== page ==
How is your peer organization doing?
Right now, all we are is a board of directors. We’re just starting to write for our first grants. We’ve went through a lot of growth and trainings in the last few years. We are starting to get some traction in our state as a legitimate voice as we look to change policy for the future of mental/behavioral health care in our state. We are staying connected nationally and are excited about bringing in folks to help us educate the state on what peer-supported services are and look like.
How big is your board?
Right now, we have eight. Our organization is doing a lot compared to where we started. Also, we’re starting to bridge with other stakeholders in our state, like the DBHS and other mental health affiliates. We are currently working with the DBHS to develop a peer support model that is Medicaid-billable so that we may have paid peer support specialists in our state. Something we’ve never had before.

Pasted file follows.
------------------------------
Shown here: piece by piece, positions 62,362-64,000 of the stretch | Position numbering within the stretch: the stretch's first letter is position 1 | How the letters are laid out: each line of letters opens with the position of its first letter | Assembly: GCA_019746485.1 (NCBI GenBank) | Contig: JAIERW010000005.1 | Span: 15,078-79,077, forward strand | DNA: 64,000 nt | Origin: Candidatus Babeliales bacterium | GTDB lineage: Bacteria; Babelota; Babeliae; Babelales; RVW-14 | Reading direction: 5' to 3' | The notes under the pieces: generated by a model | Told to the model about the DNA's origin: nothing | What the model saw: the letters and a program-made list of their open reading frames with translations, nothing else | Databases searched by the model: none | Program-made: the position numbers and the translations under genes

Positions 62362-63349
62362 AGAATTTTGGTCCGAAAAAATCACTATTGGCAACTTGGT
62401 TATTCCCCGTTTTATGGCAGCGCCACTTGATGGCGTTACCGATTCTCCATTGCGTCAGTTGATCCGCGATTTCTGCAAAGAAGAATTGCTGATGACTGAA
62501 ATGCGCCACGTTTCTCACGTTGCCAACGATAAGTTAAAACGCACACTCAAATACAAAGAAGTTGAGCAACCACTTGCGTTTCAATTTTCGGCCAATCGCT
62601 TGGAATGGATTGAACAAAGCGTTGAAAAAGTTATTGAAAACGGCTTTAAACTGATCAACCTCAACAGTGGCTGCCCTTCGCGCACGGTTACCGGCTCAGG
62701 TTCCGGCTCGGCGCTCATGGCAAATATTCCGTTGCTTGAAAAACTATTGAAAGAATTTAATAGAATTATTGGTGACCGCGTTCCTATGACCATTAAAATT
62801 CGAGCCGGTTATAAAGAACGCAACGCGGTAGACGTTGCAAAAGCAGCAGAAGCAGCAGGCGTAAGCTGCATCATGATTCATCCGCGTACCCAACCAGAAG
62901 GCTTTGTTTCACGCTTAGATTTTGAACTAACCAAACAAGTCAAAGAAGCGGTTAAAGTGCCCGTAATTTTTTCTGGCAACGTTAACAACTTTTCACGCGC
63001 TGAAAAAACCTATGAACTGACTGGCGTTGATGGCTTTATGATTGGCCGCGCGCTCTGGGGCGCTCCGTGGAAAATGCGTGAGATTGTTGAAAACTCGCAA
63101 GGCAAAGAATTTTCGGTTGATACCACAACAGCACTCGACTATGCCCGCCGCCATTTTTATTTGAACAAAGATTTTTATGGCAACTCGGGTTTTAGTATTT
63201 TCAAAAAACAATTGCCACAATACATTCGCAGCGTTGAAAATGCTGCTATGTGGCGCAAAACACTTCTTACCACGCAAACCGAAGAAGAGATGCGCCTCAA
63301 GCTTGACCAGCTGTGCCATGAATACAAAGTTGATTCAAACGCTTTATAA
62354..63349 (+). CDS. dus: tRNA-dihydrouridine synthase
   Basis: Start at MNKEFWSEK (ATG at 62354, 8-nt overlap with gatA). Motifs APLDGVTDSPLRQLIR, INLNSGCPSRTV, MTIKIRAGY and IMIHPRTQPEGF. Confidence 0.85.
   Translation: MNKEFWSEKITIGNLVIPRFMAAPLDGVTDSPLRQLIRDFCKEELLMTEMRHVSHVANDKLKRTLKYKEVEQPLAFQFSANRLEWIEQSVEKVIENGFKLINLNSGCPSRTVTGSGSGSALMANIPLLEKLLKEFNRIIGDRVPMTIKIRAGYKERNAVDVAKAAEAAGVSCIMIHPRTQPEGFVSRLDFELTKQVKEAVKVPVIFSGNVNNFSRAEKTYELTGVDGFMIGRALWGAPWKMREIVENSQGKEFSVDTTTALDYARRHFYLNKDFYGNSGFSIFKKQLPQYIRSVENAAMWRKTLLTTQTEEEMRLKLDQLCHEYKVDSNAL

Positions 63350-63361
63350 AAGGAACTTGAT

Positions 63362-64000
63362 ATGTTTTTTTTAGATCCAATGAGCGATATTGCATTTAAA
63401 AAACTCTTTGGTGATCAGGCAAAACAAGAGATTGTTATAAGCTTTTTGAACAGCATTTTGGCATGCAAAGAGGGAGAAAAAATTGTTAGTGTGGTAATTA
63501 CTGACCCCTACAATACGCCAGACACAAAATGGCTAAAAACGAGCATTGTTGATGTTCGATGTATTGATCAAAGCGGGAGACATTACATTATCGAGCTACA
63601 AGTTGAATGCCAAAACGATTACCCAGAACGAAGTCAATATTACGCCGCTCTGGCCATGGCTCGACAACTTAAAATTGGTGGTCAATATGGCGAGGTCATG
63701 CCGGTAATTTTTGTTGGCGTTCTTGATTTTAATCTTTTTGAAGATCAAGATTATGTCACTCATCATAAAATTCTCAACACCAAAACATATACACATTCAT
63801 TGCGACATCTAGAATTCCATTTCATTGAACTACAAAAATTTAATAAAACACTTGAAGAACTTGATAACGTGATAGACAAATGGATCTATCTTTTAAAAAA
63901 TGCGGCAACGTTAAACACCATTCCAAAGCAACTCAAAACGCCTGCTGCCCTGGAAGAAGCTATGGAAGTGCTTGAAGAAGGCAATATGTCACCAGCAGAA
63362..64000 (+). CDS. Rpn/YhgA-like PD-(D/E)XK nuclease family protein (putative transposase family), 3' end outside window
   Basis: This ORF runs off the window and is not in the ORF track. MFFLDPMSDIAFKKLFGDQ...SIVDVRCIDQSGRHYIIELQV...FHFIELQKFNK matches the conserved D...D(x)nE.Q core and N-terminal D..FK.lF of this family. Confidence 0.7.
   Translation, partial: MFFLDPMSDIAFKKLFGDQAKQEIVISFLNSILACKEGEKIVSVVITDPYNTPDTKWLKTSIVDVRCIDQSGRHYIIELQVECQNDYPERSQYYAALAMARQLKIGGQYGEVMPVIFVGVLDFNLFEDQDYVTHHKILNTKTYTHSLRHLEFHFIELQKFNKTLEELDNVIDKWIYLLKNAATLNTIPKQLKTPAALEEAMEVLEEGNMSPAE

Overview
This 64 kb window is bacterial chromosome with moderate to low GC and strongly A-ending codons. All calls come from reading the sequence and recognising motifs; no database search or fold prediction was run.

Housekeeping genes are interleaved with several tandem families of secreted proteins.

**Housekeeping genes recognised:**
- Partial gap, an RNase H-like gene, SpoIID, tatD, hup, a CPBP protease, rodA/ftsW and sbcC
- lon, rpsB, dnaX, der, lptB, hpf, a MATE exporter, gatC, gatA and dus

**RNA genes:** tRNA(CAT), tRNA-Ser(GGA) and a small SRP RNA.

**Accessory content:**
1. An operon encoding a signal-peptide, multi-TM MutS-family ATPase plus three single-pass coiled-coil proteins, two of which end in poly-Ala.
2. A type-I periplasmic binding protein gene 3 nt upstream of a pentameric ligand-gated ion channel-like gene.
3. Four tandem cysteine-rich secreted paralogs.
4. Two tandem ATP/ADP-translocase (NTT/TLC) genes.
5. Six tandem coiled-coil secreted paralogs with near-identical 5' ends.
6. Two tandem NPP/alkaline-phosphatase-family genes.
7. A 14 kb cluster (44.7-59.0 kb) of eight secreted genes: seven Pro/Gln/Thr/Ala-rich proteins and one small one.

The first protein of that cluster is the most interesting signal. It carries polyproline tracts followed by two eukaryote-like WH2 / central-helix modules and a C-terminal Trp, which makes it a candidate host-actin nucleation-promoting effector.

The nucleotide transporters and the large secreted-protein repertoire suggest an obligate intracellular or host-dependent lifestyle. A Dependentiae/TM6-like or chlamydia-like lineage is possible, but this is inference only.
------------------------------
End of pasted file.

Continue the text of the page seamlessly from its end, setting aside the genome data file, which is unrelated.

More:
How was the Alternatives conference?
I’ve been going since 2010. It’s the most life-altering experience. For me, every year, I go one way and come back a different way. I’m a changed person each time. I can be myself there. The bits and pieces I try to hide from the rest of the world, I don’t feel I have to hide there. And gosh, I’ve made so many lifelong friends and connections. I’ve learned so much to bring back to our state.
How was the attempt survivor caucus?